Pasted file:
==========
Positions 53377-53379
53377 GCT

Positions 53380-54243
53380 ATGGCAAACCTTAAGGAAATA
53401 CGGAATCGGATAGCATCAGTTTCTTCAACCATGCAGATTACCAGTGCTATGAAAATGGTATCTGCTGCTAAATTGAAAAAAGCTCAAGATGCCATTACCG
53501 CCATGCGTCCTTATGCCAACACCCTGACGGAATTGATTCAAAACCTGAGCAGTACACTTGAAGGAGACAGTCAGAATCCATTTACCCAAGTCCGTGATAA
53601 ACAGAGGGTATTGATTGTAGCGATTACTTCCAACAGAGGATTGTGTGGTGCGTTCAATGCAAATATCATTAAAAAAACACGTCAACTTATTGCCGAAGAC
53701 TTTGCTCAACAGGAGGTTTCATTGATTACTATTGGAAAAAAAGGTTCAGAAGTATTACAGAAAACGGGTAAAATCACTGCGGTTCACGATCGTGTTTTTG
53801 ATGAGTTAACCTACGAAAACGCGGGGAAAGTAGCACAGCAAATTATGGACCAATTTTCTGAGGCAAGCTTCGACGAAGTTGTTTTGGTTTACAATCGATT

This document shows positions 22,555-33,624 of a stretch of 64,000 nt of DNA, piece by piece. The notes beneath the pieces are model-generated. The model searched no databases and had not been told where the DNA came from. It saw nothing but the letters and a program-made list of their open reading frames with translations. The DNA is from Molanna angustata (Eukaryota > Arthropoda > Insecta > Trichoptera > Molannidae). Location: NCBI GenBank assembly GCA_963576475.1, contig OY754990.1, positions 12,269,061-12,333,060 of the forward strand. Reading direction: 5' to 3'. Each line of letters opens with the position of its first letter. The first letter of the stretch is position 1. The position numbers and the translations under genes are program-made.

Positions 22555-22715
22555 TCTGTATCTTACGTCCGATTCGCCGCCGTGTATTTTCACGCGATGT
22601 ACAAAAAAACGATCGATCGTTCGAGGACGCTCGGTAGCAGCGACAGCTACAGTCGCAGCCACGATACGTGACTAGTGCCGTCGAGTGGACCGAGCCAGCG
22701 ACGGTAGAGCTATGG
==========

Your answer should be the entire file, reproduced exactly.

Positions 53377-53379
53377 GCT

Positions 53380-54243
53380 ATGGCAAACCTTAAGGAAATA
53401 CGGAATCGGATAGCATCAGTTTCTTCAACCATGCAGATTACCAGTGCTATGAAAATGGTATCTGCTGCTAAATTGAAAAAAGCTCAAGATGCCATTACCG
53501 CCATGCGTCCTTATGCCAACACCCTGACGGAATTGATTCAAAACCTGAGCAGTACACTTGAAGGAGACAGTCAGAATCCATTTACCCAAGTCCGTGATAA
53601 ACAGAGGGTATTGATTGTAGCGATTACTTCCAACAGAGGATTGTGTGGTGCGTTCAATGCAAATATCATTAAAAAAACACGTCAACTTATTGCCGAAGAC
53701 TTTGCTCAACAGGAGGTTTCATTGATTACTATTGGAAAAAAAGGTTCAGAAGTATTACAGAAAACGGGTAAAATCACTGCGGTTCACGATCGTGTTTTTG
53801 ATGAGTTAACCTACGAAAACGCGGGGAAAGTAGCACAGCAAATTATGGACCAATTTTCTGAGGCAAGCTTCGACGAAGTTGTTTTGGTTTACAATCGATT

This document shows positions 22,555-33,624 of a stretch of 64,000 nt of DNA, piece by piece. The notes beneath the pieces are model-generated. The model searched no databases and had not been told where the DNA came from. It saw nothing but the letters and a program-made list of their open reading frames with translations. The DNA is from Molanna angustata (Eukaryota > Arthropoda > Insecta > Trichoptera > Molannidae). Location: NCBI GenBank assembly GCA_963576475.1, contig OY754990.1, positions 12,269,061-12,333,060 of the forward strand. Reading direction: 5' to 3'. Each line of letters opens with the position of its first letter. The first letter of the stretch is position 1. The position numbers and the translations under genes are program-made.

Positions 22555-22715
22555 TCTGTATCTTACGTCCGATTCGCCGCCGTGTATTTTCACGCGATGT
22601 ACAAAAAAACGATCGATCGTTCGAGGACGCTCGGTAGCAGCGACAGCTACAGTCGCAGCCACGATACGTGACTAGTGCCGTCGAGTGGACCGAGCCAGCG
22701 ACGGTAGAGCTATGG